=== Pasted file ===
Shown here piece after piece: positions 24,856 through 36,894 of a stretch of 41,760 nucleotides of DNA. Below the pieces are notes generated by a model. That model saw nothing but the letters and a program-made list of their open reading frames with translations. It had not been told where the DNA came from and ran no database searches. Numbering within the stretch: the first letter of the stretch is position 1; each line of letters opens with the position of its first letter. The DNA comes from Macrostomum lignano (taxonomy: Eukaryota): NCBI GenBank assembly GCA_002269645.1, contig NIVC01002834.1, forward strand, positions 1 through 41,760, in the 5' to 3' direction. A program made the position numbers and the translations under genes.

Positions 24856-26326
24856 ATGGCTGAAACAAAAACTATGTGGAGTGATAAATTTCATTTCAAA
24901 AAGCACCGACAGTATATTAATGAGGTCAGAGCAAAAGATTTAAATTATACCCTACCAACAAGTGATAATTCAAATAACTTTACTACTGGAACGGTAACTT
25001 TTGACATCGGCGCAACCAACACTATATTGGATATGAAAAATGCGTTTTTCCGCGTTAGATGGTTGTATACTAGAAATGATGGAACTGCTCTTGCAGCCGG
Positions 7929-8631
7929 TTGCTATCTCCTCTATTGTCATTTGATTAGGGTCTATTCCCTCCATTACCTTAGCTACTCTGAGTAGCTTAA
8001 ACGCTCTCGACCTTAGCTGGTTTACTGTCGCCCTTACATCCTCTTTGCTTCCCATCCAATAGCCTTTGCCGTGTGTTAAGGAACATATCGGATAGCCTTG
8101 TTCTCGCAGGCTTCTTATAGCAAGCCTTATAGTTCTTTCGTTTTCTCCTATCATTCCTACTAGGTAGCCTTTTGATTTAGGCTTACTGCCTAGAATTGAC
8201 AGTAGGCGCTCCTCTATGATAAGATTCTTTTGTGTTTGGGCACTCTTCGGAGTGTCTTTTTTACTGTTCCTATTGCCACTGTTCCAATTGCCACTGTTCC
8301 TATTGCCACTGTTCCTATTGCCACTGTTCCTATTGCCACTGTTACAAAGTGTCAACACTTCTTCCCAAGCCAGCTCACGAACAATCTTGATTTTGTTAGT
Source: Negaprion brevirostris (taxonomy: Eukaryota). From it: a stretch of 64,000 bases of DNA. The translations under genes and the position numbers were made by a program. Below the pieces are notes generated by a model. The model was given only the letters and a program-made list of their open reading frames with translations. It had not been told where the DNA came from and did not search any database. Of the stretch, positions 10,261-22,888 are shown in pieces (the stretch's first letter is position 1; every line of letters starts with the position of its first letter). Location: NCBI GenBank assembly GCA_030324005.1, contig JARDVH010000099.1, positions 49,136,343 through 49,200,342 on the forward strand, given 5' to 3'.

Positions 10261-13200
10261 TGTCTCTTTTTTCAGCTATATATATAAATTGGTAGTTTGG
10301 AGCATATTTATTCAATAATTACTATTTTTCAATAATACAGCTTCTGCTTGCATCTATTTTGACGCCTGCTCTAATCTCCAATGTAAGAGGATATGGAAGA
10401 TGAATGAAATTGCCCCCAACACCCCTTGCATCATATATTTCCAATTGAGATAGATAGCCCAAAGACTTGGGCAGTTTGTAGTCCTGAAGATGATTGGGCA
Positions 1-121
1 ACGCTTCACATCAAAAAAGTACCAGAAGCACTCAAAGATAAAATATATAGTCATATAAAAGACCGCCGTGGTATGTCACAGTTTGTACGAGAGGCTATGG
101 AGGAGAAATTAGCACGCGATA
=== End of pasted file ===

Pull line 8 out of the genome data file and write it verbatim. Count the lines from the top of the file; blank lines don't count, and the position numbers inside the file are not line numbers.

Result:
8001 ACGCTCTCGACCTTAGCTGGTTTACTGTCGCCCTTACATCCTCTTTGCTTCCCATCCAATAGCCTTTGCCGTGTGTTAAGGAACATATCGGATAGCCTTG